As an undergraduate student, I have changed my major multiple times and have wished I knew more about these majors before switching into them, so I could make more informed decisions and switch my major less. If I were an incoming student, a system the one proposed in this article would have been very helpful!

  2. user gravatar
    Kayla Zuckerman

    As a UMASS Peer Advisor and New Student Orientation Leader I have encountered many first-year students unsure about majors and what they want to do. While we call “undecided” students “undeclared” similar to the “exploratory” title mentioned, many undeclared students at summer orientation showed a little bit of embarrassment when telling other declared students they were undedeclared. They would often say something like “oh I’m just undeclared” tentatively as if it was some terrible thing. Even students who did have majors chosen seemed to be unsure about their decisions often saying they already wanted to switch majors or they are only that major because their parents say it will get them a good job. Most students switch majors once if not many more times. I myself came in declared but switched my major my second year after much self-discovery and contemplation about what I wanted and what inspired me.
    While I think not letting first years pick majors could be beneficial, many students don’t even really know themselves and aren’t prepared to truly make a decision about majors by even their fourth year. We can’t push back decision making forever. Also, even if they do know themselves and what they want, they often ignore it. The problem really is in most people choosing majors based on what they “should do” not what they actually are interested in and actually want. Many students have told me “I really wanted to be such and such major but everyone said I wouldn’t get a job with that and it was a waste of time and money”. The problem with choosing a major too quickly and when uninformed is only one aspect of the problems with decisions in choosing a major, but it is much deeper than that alone.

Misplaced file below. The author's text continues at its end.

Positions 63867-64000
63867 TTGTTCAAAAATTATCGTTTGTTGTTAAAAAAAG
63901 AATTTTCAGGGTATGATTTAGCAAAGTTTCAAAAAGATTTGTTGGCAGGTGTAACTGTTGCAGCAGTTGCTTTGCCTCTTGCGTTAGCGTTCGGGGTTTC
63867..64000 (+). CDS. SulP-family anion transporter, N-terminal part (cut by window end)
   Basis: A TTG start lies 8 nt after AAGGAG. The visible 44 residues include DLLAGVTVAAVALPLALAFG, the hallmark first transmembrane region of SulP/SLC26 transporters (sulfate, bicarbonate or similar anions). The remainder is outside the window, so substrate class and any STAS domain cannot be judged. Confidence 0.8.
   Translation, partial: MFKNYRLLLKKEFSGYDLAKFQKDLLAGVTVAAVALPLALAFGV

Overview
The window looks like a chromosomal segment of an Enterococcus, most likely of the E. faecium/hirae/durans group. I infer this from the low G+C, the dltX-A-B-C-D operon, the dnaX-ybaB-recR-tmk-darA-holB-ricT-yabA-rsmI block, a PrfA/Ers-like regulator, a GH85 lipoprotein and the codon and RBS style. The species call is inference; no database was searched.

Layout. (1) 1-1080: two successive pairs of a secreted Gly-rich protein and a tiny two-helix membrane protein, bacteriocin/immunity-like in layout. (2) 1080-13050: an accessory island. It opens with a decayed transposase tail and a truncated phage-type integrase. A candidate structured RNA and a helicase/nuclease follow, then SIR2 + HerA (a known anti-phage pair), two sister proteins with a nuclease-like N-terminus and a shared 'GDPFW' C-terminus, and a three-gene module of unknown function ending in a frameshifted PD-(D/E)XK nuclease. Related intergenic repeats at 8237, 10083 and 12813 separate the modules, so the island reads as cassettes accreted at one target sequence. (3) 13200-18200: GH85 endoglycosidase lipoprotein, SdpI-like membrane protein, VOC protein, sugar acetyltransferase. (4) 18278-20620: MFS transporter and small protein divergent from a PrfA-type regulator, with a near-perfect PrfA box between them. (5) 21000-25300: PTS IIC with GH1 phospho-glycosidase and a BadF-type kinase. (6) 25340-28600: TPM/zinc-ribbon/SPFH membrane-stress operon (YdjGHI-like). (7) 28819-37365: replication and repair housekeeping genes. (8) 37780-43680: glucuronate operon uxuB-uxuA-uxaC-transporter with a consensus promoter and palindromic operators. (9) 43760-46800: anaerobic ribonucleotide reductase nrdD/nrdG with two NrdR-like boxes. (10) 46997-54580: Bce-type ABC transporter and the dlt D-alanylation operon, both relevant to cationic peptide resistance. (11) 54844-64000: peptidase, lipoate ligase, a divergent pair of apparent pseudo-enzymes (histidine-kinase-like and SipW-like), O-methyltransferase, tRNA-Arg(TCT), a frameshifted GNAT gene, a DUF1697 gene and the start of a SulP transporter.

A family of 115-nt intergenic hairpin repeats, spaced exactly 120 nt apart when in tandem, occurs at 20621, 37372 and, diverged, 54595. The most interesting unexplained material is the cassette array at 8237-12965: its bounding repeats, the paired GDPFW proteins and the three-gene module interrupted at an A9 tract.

• user gravatar
      Jessica d'Entremont

      Entering my freshman year at Umass, I chose to be part of a Social Justice RAP. I was undeclared and had no idea what I wanted to study. I figured that being in a social justice RAP would allow me to take classes that interest me and discover potential majors. I had always been told to pick “practical” majors that would ensure that I would have a job and could make a living once I graduated from college. I would research high paying jobs that would ensure a job. When I discovered an interest in Philosophy and Political Science, I was extremely apprehensive. People would often question my choice in majors asking, “what do you do with a philosophy degree?” My experience so far in college has taught me the importance of pursuing your passions and interests. The major you choose in college does not determine the rest of your life. I have learned a lot about myself and the goals that I wish to pursue.